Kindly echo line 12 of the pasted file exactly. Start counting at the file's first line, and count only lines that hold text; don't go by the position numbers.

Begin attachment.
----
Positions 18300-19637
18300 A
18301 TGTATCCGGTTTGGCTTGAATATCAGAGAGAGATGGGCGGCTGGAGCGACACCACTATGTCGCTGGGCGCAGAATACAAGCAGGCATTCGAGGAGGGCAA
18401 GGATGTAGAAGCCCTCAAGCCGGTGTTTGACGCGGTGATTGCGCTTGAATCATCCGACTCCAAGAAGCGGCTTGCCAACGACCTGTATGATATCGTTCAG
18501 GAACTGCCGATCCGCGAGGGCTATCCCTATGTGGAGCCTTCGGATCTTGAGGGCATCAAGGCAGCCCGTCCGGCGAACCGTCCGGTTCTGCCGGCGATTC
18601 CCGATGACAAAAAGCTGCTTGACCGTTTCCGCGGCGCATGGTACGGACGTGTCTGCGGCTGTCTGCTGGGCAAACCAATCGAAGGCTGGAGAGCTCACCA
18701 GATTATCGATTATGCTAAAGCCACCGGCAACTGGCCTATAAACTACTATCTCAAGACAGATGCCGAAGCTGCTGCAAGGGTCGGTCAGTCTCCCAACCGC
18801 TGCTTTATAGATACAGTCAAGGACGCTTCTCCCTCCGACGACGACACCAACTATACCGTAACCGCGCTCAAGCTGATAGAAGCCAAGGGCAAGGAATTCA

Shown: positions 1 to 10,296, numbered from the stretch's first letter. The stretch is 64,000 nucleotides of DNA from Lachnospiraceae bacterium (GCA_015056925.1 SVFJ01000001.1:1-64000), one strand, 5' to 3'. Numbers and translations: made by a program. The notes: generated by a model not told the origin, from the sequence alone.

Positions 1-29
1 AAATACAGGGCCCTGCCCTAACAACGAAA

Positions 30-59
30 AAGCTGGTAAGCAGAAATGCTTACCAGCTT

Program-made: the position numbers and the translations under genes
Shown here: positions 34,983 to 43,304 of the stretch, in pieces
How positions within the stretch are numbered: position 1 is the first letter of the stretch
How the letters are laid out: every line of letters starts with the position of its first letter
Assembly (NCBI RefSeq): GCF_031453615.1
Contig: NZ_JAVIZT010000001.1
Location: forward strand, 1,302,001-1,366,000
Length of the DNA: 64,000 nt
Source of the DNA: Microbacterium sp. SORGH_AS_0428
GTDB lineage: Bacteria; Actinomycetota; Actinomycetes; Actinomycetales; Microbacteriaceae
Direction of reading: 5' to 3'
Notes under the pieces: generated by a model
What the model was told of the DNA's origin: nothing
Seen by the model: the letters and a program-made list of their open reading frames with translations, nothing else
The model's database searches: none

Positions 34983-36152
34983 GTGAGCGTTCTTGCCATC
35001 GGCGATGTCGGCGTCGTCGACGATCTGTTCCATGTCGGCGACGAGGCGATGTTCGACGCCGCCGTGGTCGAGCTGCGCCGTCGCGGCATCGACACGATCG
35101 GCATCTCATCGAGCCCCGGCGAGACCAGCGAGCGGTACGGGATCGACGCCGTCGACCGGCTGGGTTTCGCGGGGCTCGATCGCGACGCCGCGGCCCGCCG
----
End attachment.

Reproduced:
Positions 30-59